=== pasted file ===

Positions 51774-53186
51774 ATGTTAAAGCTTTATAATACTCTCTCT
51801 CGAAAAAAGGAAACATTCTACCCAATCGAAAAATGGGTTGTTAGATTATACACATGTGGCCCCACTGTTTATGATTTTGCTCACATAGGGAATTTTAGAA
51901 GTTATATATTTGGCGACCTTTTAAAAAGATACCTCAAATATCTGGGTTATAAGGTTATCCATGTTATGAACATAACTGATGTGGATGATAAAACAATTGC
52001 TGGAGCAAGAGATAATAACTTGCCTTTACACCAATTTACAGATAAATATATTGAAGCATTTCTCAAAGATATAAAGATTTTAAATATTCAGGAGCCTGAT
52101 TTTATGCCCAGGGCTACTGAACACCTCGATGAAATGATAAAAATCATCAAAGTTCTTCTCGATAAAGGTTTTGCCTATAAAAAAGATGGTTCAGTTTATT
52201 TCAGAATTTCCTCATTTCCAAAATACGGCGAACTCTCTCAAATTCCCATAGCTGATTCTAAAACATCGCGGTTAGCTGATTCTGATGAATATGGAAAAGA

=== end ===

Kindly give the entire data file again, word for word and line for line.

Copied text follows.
Positions 51774-53186
51774 ATGTTAAAGCTTTATAATACTCTCTCT
51801 CGAAAAAAGGAAACATTCTACCCAATCGAAAAATGGGTTGTTAGATTATACACATGTGGCCCCACTGTTTATGATTTTGCTCACATAGGGAATTTTAGAA
51901 GTTATATATTTGGCGACCTTTTAAAAAGATACCTCAAATATCTGGGTTATAAGGTTATCCATGTTATGAACATAACTGATGTGGATGATAAAACAATTGC
52001 TGGAGCAAGAGATAATAACTTGCCTTTACACCAATTTACAGATAAATATATTGAAGCATTTCTCAAAGATATAAAGATTTTAAATATTCAGGAGCCTGAT
52101 TTTATGCCCAGGGCTACTGAACACCTCGATGAAATGATAAAAATCATCAAAGTTCTTCTCGATAAAGGTTTTGCCTATAAAAAAGATGGTTCAGTTTATT
52201 TCAGAATTTCCTCATTTCCAAAATACGGCGAACTCTCTCAAATTCCCATAGCTGATTCTAAAACATCGCGGTTAGCTGATTCTGATGAATATGGAAAAGA